Eve Klein. What did you do in the early days for entertainment? What did you do for music because you loved music so much?
Julie Kerner. Well we had the ABC of course; it was on all the time. In Newtown – I’ve forgotten exactly where it was, but there was opera that came from Europe….
Eve Klein. …..the Elizabethan Theatre….
Julie Kerner. …..yes, that’s right, so we had that; we could go there. Then Musica Viva started – no, we had plenty of music, and also at home again – like in Europe you have people coming to your home, musicians coming to your home and you have little concerts at home, well that was here too. A number of families opened their house and had musical afternoons and so on.
Doctor Holmes, for instance – Lennie Holmes, he had his surgery in Military Road and he was a Quaker. Because we were befriended by the Quakers we were introduced to this part in Military Road, and he had musical afternoons and special parties arranged. They were very, very helpful to all the refugees. They came from Neutral Bay and from further, and gathered at Doctor Holmes’ place. That was really a fantastic thing to be able to have that support.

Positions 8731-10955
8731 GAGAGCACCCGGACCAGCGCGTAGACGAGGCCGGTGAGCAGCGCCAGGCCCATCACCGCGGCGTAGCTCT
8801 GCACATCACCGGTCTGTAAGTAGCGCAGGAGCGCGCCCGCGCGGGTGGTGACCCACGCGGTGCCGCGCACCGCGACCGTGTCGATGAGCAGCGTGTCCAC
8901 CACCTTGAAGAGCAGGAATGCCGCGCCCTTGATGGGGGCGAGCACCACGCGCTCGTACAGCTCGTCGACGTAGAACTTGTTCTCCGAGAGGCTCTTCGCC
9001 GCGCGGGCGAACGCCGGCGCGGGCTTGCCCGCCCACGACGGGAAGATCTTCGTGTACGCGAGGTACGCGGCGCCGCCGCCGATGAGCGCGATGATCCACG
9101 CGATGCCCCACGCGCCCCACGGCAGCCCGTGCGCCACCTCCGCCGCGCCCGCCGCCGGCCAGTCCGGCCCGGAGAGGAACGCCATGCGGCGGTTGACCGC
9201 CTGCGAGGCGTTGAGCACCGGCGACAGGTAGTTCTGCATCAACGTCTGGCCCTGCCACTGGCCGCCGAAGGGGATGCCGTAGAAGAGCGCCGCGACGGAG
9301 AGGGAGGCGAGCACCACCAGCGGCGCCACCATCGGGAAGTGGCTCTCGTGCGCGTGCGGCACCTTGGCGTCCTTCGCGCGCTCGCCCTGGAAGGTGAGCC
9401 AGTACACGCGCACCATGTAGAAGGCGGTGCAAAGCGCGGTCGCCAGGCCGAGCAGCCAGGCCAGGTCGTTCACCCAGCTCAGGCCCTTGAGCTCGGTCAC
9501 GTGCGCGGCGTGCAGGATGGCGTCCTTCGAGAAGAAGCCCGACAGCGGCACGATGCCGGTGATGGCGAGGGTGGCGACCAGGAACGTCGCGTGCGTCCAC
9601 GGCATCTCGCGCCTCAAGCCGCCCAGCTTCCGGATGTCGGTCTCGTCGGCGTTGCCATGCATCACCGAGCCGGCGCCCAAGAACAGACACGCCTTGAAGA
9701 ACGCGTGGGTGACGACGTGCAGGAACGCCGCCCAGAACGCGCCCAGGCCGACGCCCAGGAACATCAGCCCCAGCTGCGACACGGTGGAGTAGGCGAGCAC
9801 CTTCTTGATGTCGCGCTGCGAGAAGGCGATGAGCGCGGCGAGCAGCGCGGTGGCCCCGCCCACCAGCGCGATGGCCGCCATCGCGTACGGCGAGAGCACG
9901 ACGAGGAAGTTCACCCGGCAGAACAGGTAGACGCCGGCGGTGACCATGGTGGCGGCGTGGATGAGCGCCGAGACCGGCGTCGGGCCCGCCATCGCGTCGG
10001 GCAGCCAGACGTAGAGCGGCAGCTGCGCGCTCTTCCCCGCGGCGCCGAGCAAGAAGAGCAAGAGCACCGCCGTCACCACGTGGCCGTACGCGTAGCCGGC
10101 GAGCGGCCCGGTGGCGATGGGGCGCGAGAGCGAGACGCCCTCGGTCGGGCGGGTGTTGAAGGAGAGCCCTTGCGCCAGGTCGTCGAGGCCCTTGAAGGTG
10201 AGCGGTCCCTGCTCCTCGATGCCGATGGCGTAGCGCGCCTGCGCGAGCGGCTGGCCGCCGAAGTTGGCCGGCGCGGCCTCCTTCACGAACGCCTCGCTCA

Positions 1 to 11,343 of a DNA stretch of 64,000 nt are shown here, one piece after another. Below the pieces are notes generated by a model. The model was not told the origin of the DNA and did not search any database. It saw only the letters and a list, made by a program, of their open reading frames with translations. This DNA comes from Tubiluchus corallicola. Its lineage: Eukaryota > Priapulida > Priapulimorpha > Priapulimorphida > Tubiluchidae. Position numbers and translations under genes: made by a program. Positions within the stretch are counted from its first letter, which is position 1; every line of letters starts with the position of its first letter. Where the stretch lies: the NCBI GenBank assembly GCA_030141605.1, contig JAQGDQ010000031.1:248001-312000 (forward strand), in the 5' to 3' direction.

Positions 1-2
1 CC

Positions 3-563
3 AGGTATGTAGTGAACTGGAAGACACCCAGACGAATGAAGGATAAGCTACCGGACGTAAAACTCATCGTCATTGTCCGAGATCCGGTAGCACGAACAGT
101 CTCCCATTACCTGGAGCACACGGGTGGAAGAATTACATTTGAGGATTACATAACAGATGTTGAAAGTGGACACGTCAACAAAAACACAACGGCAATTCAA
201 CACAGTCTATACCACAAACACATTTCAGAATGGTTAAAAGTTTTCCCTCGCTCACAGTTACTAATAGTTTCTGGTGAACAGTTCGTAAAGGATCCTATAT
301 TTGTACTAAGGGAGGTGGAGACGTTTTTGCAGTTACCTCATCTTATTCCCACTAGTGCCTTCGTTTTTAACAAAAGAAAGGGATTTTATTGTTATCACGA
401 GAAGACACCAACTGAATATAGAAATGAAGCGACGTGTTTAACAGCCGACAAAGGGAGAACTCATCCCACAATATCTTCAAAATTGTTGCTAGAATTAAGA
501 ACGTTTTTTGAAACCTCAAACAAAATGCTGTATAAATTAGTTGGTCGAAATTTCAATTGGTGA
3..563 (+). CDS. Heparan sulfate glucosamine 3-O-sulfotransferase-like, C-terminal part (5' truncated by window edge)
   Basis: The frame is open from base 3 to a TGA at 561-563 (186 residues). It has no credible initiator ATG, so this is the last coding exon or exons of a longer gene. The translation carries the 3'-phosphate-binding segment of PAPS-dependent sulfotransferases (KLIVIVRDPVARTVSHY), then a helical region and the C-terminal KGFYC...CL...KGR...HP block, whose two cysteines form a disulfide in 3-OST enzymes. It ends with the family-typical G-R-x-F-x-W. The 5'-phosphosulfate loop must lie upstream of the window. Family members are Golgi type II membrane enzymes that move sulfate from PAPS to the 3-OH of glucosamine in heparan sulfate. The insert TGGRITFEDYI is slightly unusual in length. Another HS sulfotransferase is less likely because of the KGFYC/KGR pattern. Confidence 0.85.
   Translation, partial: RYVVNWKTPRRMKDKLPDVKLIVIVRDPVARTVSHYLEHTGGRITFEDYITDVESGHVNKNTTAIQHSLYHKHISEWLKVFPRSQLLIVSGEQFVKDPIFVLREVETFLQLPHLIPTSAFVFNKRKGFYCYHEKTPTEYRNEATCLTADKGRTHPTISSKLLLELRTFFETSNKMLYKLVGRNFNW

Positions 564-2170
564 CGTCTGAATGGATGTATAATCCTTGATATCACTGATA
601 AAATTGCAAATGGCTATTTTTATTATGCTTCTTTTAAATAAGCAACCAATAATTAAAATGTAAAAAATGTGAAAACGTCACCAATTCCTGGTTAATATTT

Eve Klein. So that was soon satisfied – that cultural element of Australian society was soon available to you.
Julie Kerner. Oh yes. There were lots of Australians that were interested in it, so we could mix with Australians there. It wasn’t just the refugees.
Eve Klein. What about other forms of entertainment? Did you go to films?
Julie Kerner. Yes, there were films, and of course the news in the films was terribly exciting because we kept very interested on how the war went on, and when we saw the soldiers fighting in the newsreels, it was so emotional, and we were so wishing the Australians – because the Europeans couldn’t go to fight in Europe, so all these young Australians were there and I felt for their mothers and their families. It was very emotional.